Spain's intellectually disabled secure the right to vote

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By Carlos Marlasca
Spain's intellectually disabled secure the right to vote

Eduardo Sanchez has been working at the Gil Gayarre Foundation, a centre specializing in special education, for the last five years. He's participated in their occupational workshops since he was a child.

In spite of his abilities, in the late 1990s a judge ruled that he couldn't vote, after his family asked for parental authority to give him greater protection.

Now he's one of 100,000 people with intellectual disabilities who will be able to vote after congress approved changes to the electoral law.

"I felt like a freak," Mr Sanchez told Euronews. "Last year I (was) sad....This year, voting, I get the monkey off my back, I can now vote. I'm a normal person...I’m at ease.."

Antonio Hinojosa is a coordinator for the 'My Vote Counts' campaign, which advocates for people with intellectual disabilities to get the right to vote. They've been making progress but people still face many difficulties, Mr Hinojosa explains:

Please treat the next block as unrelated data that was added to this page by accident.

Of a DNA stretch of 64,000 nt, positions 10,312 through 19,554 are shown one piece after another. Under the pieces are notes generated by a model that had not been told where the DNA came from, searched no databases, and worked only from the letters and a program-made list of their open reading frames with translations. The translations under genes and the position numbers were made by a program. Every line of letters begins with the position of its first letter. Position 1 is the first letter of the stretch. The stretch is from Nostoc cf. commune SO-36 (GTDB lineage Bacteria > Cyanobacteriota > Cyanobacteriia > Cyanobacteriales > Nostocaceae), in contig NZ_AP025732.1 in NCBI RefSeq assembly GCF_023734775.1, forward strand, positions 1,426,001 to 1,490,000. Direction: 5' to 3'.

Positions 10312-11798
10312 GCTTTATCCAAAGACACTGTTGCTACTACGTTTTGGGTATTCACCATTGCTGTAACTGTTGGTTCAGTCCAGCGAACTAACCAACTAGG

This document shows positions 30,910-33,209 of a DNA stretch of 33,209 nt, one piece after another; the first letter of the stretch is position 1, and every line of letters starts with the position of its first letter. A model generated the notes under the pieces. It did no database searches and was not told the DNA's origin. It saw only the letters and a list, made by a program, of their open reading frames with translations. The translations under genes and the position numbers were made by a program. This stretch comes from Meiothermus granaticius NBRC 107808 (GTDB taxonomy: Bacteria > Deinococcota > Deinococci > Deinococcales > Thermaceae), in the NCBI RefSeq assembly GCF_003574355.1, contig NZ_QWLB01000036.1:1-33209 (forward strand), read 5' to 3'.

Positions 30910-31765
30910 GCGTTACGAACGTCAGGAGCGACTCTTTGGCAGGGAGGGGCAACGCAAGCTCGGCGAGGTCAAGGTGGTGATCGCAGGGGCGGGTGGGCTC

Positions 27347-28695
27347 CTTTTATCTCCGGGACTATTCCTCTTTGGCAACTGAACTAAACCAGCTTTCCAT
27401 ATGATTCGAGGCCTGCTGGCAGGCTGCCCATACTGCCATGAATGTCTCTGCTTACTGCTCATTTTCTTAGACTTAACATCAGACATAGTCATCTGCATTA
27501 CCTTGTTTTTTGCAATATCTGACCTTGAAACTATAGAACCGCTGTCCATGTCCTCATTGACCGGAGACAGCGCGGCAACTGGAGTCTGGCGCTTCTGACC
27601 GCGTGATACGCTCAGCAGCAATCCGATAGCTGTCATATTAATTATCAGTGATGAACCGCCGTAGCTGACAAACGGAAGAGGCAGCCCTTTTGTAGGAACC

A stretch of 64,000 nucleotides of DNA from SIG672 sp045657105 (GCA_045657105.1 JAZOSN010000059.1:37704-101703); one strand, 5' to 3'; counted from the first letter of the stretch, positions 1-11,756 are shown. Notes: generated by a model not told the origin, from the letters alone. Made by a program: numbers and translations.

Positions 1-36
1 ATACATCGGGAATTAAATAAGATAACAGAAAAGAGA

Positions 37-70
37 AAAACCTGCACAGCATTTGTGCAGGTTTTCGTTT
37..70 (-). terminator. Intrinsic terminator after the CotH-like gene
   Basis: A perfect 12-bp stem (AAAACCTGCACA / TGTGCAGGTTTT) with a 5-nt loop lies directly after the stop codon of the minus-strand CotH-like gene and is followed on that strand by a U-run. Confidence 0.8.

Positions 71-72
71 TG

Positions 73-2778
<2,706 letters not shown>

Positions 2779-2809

"Difficulties, for example, to find your ballot, also difficulties in finding your polling station, getting directions from your house to your polling station -- and on top of that, not everywhere is accessible. Voting for the first time is a very important historical achievement for this country. There are only eight countries in Europe that give people with intellectual disabilities the right to vote."

Today, Eduardo cast his vote. He did it with a smile, having recovered a right that allows him to be part of democracy as just another citizen.